Guangzhou blames people with ulterior motives for pro-Cantonese campaign
The Guangzhou government is trying to cool down the heated debate over the use of Cantonese, while a campaign to support the local dialect, first launched on the mainland, shifts to Hong Kong.
Ouyang Yongsheng , a spokesman for the Guangzhou city government, said yesterday it had no plan to marginalise the use of Cantonese or replace it with Putonghua.
He said the recent campaign in support of the provincial dialect had been instigated by people with ulterior motives.
He also confirmed for the first time that police had detained a suspect for spreading false information online in a call for people to gather for a 'support Cantonese' rally in Guangzhou last Sunday.
The suspect - a native of Hubei who was in Guangzhou on business earlier this month - said online that police had approved an application to hold the rally, and that 20,000 people would gather to voice their support of Cantonese.
Ouyang said the claims were false. He said several hundred people had gathered outside the Guangzhou metro's Jiangnanxi station at around 4pm on Sunday. For public security reasons, Guangzhou police broke up the event by 7pm.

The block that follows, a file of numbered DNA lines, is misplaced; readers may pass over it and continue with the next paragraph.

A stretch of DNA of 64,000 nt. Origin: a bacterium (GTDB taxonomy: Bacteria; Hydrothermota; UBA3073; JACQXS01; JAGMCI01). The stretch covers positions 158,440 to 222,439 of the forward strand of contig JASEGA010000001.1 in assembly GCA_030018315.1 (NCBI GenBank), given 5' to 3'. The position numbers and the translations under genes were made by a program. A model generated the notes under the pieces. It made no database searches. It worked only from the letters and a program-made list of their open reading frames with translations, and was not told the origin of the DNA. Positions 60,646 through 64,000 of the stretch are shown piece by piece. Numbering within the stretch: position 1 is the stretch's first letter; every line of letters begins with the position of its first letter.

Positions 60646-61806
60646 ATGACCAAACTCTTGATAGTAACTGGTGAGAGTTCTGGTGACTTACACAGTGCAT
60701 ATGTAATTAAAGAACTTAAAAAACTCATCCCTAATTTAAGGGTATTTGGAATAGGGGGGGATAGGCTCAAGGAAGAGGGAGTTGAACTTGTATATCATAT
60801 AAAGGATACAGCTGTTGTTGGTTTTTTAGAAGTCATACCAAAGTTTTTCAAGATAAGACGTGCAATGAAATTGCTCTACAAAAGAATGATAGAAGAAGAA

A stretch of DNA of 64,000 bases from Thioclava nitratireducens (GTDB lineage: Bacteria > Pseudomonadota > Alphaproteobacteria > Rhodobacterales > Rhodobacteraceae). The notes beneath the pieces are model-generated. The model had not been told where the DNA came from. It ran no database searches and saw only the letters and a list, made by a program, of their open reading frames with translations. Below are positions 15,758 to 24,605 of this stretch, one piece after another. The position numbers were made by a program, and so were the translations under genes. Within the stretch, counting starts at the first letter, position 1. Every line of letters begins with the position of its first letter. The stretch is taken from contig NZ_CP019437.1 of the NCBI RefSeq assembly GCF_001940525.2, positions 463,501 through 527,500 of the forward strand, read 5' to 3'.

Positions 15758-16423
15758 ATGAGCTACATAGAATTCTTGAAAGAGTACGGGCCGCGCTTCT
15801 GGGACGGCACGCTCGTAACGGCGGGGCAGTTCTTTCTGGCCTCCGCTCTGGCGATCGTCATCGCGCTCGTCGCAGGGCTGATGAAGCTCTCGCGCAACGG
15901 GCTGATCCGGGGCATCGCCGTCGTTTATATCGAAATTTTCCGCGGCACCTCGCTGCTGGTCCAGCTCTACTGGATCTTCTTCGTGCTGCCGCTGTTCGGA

But the rally inspired some Hong Kong activists, who are applying to local police to launch a similar rally on Sunday afternoon in Wan Chai.
They are also appealing to Guangzhou residents to rally in a park in their city at the same time to show their support for Cantonese. But the head of Guangzhou Public Security Bureau's propaganda division said yesterday it had not received any application to hold this Sunday's rally.
Ouyang and senior officials from the city's propaganda department and the local Chinese People's Political Consultative Conference said repeatedly that the public had misunderstood and overreacted to the proposal that triggered the pro-Cantonese campaign.
The proposal, by the city's CPPCC, suggested switching programming on two main channels of Guangzhou TV from Cantonese to Putonghua, which it said could make the city friendlier to visitors from other provinces during the Asian Games in November.
Ouyang said the proposal was a simple suggestion, not an administrative order, and had not been considered by the city's top leaders.
He would not say if Guangzhou TV would adopt the proposal but said the station would follow its current programming schedule while it pondered its decision.